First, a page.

The film joins a long line of ghoulish dark comedies – Corpse Bride, Nightmare Before Christmas, ParaNorman, Coraline, and Frankenweenie to name a few – told through stop-motion, a perfect animation technique for making magical stories like Rankin/Bass’ famous holiday specials, or creepy stories that make your skin crawl.
“There is just something magical and strange and unworldly about knowing something's a real object and seeing it move like that,” explains Riley, who previously worked with Lamont on Coraline and Kubo and the Two Strings. “It’s just a bit, in a really cool way, uncanny and bizarre to see puppets moving and full of life. And it can look good across all forms of stop-motion where it can be made very crudely and be made very sophisticated and still look good. It is ageless.”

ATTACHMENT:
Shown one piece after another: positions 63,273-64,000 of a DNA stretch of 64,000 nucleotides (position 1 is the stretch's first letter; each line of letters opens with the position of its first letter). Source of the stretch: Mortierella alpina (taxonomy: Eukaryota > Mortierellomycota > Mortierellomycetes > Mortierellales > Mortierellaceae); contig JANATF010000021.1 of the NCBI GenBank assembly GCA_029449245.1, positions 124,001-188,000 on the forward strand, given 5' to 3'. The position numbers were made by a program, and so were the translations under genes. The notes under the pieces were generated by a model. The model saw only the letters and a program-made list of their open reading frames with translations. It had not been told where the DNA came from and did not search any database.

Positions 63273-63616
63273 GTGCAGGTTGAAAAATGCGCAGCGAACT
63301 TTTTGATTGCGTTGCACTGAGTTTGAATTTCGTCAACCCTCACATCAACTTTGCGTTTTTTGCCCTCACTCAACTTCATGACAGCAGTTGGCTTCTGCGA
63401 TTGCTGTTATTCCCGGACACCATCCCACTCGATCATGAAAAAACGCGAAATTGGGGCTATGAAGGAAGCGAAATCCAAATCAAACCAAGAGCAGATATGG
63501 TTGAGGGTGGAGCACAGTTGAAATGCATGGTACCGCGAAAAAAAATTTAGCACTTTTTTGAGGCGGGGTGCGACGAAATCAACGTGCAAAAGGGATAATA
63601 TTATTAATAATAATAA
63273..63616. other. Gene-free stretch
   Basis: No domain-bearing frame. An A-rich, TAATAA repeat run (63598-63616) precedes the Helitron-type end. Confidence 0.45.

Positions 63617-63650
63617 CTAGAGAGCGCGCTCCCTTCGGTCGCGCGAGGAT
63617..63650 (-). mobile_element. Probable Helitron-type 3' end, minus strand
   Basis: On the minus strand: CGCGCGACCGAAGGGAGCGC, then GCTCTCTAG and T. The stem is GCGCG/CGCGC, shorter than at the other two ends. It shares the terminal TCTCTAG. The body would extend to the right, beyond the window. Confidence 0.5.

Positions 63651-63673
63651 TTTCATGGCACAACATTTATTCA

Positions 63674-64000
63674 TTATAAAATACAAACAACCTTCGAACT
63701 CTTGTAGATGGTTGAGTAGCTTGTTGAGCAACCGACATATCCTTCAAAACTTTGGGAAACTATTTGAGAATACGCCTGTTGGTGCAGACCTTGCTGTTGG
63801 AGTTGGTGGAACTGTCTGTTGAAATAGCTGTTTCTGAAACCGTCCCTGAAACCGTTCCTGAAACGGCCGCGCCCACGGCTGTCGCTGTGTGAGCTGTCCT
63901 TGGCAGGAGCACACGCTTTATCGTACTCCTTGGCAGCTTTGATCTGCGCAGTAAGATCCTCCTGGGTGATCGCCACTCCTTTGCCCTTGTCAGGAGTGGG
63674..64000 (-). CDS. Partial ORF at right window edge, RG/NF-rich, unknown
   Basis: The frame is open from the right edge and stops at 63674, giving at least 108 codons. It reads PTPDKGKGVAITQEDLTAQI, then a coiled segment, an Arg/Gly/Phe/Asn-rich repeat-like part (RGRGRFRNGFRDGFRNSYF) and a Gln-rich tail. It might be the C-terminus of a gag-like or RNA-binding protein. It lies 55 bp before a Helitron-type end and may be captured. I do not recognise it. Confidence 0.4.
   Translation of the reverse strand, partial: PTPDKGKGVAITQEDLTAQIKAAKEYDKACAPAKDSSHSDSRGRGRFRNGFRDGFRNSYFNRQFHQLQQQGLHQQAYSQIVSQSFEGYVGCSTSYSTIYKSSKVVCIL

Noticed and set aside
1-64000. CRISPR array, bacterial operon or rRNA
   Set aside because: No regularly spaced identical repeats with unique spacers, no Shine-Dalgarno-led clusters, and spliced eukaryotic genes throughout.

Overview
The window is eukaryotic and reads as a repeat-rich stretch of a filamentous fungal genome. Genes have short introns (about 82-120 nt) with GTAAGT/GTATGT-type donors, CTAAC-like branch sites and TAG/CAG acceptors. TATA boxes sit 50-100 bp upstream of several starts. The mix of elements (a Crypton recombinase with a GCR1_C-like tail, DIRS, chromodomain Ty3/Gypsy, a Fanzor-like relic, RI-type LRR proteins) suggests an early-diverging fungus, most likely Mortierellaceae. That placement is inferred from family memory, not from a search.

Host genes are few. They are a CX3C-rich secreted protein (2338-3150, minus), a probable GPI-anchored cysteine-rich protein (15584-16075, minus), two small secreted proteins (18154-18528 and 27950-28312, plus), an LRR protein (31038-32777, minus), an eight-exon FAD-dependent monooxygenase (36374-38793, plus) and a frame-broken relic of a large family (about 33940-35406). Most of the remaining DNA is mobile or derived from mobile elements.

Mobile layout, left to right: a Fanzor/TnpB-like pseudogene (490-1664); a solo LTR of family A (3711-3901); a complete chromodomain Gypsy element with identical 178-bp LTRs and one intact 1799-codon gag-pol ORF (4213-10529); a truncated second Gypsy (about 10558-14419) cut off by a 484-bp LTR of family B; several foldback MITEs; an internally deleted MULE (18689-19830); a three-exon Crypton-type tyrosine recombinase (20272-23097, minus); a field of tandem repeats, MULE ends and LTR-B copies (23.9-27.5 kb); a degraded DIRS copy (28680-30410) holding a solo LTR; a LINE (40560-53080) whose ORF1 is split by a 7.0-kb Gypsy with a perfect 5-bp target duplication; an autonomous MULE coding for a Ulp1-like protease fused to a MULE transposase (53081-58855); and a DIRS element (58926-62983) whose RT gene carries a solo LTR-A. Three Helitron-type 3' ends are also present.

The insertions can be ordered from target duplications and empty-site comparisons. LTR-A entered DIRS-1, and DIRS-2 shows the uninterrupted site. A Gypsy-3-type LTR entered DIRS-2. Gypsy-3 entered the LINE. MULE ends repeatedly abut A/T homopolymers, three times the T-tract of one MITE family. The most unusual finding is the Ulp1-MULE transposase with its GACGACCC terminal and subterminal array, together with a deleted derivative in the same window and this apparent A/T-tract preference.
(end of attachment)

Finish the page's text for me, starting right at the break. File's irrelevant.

Lamont, who is also known for his animation work on Corpse Bride, believes the animator’s experience working with stop-motion also plays a role in the medium’s eerie essence.
“I do think there's something about stop-motion animators that is slightly different from a lot of other artists,” he says. “There's something about being, often by yourself, in a dark room, working for hours at a time, that just brings out the ugly, and your inner demons start coming out a bit.”
But those times of solitude also helped get the creative juices flowing for some of the story’s animated sequences – from vortexes and apparitions to booger sculptures, lightning storms and more – that proved tougher to hack.
“Henry was so interested in as many practical effects as possible,” says Lamont.
Riley continues, “So people would be off in a corner experimenting, just having some fun and seeing if they could figure something out.”